David said to Solomon, “My son, I had intended to build a house to the name of the Lord my God. But the word of the Lord came to me, saying, ‘You have shed much blood and have waged great wars; you shall not build a house to My name, because you have shed so much blood on the earth before Me.’” – 1 Chronicles 22:7-8
King David longed with all of his heart to build a temple to house the ark of the covenant, a permanent home to picture the establishment of God’s people in the land that God had promised. God, however, would not allow David to build the temple, but instead encouraged him to gather the materials in order that his heir might accomplish the project. God told David that he could not build because he had shed too much blood.
This seems a little reminiscent of Paul’s words concerning ministry roles (“I planted, Apollos watered, but God gave the increase.”). David could not build, but he could prepare for the work of building. He could cast the vision, set a direction, and even instill in his successor the need to see the project accomplished, but that would be the end of his involvement.
We must all accept our role in God’s service, be it preparation or actual completion. God’s Kingdom expansion is never a one-person (or one-ministry) show. It is a unified multi-ethnic, multi-talented, multi-experienced, and multi-generational enterprise that has (and will continue to span) generations until the Son returns. In this way, no single “anyone” or “anything” can get the glory that rightly belongs to God.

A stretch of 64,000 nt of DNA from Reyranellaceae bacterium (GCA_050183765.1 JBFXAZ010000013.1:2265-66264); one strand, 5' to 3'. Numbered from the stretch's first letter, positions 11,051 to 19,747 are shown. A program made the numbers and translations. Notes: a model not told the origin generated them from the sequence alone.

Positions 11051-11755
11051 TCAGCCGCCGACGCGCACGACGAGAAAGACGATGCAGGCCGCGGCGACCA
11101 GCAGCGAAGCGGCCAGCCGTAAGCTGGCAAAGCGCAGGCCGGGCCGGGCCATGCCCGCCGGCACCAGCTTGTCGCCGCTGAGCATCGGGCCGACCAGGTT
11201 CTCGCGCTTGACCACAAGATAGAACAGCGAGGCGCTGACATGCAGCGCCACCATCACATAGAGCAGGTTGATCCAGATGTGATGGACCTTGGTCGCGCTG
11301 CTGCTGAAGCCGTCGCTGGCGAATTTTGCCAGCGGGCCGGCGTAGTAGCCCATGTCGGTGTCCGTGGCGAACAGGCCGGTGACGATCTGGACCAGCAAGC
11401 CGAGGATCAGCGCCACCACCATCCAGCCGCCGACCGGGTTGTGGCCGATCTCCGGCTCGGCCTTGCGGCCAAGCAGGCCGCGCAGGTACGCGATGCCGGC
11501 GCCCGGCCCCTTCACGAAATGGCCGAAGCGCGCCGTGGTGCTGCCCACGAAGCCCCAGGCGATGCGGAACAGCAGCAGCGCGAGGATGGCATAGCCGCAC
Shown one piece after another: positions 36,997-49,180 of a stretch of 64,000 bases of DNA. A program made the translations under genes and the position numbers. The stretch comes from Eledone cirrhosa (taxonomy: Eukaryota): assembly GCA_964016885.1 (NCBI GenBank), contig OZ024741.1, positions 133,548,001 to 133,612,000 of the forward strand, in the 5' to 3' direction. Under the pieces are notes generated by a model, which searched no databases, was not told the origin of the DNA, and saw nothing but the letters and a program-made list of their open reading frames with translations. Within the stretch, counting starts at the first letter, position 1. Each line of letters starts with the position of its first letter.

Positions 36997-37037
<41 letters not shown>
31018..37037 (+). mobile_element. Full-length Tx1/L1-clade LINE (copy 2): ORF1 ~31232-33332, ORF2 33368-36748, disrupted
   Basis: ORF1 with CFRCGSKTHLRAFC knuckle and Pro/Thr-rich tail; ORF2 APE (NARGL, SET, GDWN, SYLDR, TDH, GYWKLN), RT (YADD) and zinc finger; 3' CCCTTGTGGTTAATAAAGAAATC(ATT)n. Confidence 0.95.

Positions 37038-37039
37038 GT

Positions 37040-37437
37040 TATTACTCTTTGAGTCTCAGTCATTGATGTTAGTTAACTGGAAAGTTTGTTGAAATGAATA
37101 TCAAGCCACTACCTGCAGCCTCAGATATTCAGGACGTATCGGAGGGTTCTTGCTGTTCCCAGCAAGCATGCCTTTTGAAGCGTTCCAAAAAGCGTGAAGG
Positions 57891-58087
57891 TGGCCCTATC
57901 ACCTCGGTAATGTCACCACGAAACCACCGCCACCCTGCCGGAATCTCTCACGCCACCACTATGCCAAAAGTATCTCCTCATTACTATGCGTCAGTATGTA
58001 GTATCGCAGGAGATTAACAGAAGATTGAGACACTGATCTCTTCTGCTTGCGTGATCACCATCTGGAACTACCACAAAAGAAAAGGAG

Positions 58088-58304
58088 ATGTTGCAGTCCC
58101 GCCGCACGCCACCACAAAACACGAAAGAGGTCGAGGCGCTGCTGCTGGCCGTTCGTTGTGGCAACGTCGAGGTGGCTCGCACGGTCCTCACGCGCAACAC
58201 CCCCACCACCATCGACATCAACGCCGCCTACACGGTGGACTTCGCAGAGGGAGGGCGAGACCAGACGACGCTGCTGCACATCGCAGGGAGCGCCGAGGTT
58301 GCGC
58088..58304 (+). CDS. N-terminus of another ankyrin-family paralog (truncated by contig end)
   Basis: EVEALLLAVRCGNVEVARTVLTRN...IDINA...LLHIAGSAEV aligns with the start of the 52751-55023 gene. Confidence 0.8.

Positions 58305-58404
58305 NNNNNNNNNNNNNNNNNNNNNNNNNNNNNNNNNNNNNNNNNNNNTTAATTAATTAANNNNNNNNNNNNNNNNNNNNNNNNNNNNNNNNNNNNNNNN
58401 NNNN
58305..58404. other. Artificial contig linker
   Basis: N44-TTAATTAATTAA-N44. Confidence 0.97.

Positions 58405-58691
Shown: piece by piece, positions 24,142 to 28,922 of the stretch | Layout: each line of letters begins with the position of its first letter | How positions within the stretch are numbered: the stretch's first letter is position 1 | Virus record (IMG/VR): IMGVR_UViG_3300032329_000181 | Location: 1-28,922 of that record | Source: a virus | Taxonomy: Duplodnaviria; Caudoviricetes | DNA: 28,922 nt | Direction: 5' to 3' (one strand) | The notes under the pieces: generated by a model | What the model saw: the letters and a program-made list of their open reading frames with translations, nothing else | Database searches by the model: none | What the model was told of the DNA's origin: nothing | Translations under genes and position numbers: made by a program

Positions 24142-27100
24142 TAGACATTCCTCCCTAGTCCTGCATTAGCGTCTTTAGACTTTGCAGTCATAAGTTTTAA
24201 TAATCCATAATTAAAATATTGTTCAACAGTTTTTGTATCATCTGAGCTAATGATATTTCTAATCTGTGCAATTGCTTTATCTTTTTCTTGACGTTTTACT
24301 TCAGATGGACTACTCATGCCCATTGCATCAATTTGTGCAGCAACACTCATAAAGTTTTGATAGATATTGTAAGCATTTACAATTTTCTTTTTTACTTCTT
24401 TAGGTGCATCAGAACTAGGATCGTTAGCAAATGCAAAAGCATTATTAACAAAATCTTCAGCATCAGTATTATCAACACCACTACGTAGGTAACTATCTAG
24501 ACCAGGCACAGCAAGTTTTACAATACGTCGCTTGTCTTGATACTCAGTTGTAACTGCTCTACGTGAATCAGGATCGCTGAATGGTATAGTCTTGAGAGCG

Worship is giving God the best that He has given you. Be careful what you do with the best you have. Whenever you get a blessing from God, give it back to Him as a love gift. Take time to meditate before God and offer the blessing back to Him in a deliberate act of worship. If you hoard a thing for yourself, it will turn into spiritual dry rot, as the manna did when it was hoarded. God will never let you hold a spiritual thing for yourself; it has to be given back to Him that He may make it a blessing to others. – Oswald Chambers